What's more, Teresa lost her own baby, since Isabel had forced her to nurse Idolina instead of her own child. Teresa's own daughter dies of starvation, and she has no choice but to stay with the Cifuentes family and continue caring for Idolina. Isabel defends her cruel treatment of Teresa in terms of ethnic superiority: "Teresa no es mas que una india. Su hija era una india tambien." (140). Instead of seeking revenge for Isabel's bigotry, Teresa nurses Idolina as a baby and raises her, loving her as if she were her own child. For instance, she meticulously prepares Idolina her breakfast each morning, and tells her so many stories that Idolina learns Tzotzil before Spanish. Teresa has no options for power or prestige in her life, and thus resigns herself to caring for the ungrateful and coddled Idolina.

Teresa, however, never retreats into silence, and the novel closes with a most significant occurrence of her telling Idolina an odd legend. In it, she seems to be telling the story of Catalina, but only names her as the ilol. Briefly summarized, Teresa's legend tells of a powerful ilol who lived in a cave with her son made of stone. The ilol is brought to Ciudad Real and asked to demonstrate her powers. She proves able to escape violent beasts, go through ice and fire unscathed, and break through chains. As the ilol gains power, she becomes increasingly prideful. She and her son begin to devour the first-born child of each family. The leaders of Ciudad Real try to reason with her, but she devours them as well. They try to battle her, but she evades them, and all bullets bounce off of her and murder the shooter. An old sacristan comes up with the idea of telling the ilol that her son is cold; they wrap him in a shawl, and he begins to crumble and die. The ilol breaks her head against him in frustration and dies as well. Their cadavers bring death and pestilence to the region. For this reason, her name must never be mentioned and her memory should be erased. Teresa tells the story as Idolina falls asleep, and then returns silently to her corner where she watches over the young girl. The novel closes with the following sentence from the narrator: "Faltaba mucho tiempo para que amaneciera" (368), suggesting that Teresa's story represents a small yet hopeful step toward progress: women can speak out, even if it is in an outlet as seemingly insignificant as telling a story to a young girl who is completely powerless. No matter whom they speak to, they must continue to speak. Embracing motherhood, instead of rejecting it, is the way in which Teresa is able to continue to have a voice in the narrative, even as the novel comes to a close.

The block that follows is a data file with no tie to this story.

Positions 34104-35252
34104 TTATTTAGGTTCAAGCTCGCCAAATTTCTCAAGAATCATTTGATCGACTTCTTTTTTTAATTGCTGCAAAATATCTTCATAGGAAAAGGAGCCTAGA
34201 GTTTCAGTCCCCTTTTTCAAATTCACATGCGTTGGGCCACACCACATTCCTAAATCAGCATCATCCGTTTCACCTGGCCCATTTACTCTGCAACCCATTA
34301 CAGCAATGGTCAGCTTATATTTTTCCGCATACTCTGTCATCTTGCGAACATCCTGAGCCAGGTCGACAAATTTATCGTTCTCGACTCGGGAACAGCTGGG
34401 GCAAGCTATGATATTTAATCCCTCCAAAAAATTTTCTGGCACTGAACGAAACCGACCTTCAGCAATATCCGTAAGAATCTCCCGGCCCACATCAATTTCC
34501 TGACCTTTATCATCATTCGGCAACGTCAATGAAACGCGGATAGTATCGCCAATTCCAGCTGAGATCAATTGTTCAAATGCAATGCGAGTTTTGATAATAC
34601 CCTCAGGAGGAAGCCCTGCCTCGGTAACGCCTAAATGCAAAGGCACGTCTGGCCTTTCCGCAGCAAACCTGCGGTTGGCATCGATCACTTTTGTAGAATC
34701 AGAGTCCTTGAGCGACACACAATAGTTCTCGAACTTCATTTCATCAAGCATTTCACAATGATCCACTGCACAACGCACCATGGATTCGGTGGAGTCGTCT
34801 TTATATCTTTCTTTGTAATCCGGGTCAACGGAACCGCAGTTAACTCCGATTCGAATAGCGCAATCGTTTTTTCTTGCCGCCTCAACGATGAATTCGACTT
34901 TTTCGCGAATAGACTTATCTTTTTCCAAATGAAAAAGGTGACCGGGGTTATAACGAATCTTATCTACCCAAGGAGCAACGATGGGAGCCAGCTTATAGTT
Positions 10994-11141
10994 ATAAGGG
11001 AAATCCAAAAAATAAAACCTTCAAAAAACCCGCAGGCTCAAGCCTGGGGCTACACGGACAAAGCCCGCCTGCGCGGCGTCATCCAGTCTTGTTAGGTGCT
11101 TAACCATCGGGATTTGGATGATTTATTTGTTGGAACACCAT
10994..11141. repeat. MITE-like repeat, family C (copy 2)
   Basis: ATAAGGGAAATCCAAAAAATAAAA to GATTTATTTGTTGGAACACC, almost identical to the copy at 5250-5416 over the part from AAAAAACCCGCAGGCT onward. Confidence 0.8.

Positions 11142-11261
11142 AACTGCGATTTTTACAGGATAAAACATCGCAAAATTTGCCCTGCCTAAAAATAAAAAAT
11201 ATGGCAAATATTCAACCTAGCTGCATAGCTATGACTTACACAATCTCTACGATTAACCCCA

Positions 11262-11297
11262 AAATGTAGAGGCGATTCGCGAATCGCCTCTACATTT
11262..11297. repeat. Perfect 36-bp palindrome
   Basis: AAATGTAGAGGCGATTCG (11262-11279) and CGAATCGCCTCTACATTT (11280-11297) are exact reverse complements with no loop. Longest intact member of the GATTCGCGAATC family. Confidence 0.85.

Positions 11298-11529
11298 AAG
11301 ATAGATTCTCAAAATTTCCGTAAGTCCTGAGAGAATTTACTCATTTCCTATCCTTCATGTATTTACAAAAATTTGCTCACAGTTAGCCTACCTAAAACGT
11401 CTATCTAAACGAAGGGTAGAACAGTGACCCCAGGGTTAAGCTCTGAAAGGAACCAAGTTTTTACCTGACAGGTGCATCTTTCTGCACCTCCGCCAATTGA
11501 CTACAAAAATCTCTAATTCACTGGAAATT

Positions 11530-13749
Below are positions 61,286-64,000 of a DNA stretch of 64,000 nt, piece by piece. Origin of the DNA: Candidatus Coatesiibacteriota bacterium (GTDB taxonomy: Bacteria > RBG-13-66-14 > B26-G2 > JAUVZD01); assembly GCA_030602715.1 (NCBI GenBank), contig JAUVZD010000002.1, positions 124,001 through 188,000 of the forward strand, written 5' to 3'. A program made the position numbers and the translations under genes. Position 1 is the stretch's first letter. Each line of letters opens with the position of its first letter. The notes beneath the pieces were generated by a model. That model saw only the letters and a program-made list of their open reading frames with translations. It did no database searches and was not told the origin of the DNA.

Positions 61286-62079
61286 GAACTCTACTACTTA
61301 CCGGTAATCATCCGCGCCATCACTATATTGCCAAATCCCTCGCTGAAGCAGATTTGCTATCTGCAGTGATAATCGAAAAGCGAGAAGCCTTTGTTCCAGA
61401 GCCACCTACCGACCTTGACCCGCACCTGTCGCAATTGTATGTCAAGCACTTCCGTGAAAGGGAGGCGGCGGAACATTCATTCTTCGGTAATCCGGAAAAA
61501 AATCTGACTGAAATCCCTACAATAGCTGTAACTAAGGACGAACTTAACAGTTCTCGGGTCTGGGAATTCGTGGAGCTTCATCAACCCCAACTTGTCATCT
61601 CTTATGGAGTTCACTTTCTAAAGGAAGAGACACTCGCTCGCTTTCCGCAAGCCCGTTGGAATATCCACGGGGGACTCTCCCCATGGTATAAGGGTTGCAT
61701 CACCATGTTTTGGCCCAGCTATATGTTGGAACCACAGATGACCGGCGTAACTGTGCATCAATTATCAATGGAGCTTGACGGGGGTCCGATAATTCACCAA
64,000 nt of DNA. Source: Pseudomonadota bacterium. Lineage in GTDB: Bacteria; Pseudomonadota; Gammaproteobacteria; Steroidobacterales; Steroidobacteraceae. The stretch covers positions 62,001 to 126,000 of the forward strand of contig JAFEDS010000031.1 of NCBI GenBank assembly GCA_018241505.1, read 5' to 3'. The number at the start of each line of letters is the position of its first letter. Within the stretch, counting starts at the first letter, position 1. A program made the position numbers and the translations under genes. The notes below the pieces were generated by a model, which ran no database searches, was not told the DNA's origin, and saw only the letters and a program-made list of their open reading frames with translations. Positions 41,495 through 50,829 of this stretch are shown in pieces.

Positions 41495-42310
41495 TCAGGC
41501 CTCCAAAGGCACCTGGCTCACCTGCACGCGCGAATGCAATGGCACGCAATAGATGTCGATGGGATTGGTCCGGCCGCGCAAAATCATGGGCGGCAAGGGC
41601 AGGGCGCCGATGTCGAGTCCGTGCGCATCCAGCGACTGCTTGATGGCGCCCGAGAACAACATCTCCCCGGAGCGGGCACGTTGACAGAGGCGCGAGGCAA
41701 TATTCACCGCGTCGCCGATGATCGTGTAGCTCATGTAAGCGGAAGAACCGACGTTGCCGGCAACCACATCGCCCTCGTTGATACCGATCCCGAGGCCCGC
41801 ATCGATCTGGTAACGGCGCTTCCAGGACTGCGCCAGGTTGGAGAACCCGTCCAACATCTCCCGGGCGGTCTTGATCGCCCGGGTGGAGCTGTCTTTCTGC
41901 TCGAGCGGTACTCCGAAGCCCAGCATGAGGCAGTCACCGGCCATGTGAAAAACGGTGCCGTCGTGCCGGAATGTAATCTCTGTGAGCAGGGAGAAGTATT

Most critics have interpreted this final myth as a rewriting of Catalina's story, forcing her into obscurity with the fact that she is never specifically named in Teresa's legend. (5) However, this fact begs the question of who exactly the protagonist of the story is. This is especially true since Teresa emphasizes that her legend is from long ago, before even Idolina or she were born. With this in mind, the story seems intended to tell of the plight of any woman who tries to embrace a greedy desire for power--it appears that the result of this endeavor is the death of her children. One cannot be both a mother and powerful. The ilol of Teresa's legend had a fake demonic son, one made of stone who cast curses on the entire community. He was killed, and she died as a result. One could look at Teresa's legend as the problem of all the other women of the novel: they look to societal prestige, power over others, pride, and other stereotypical ideals of the masculine order, and ignore their own bodies. Through this creation of history into Indian legend, Teresa ignores any desire for power and embraces her maternal self through the telling of a story to her surrogate daughter, Idolina.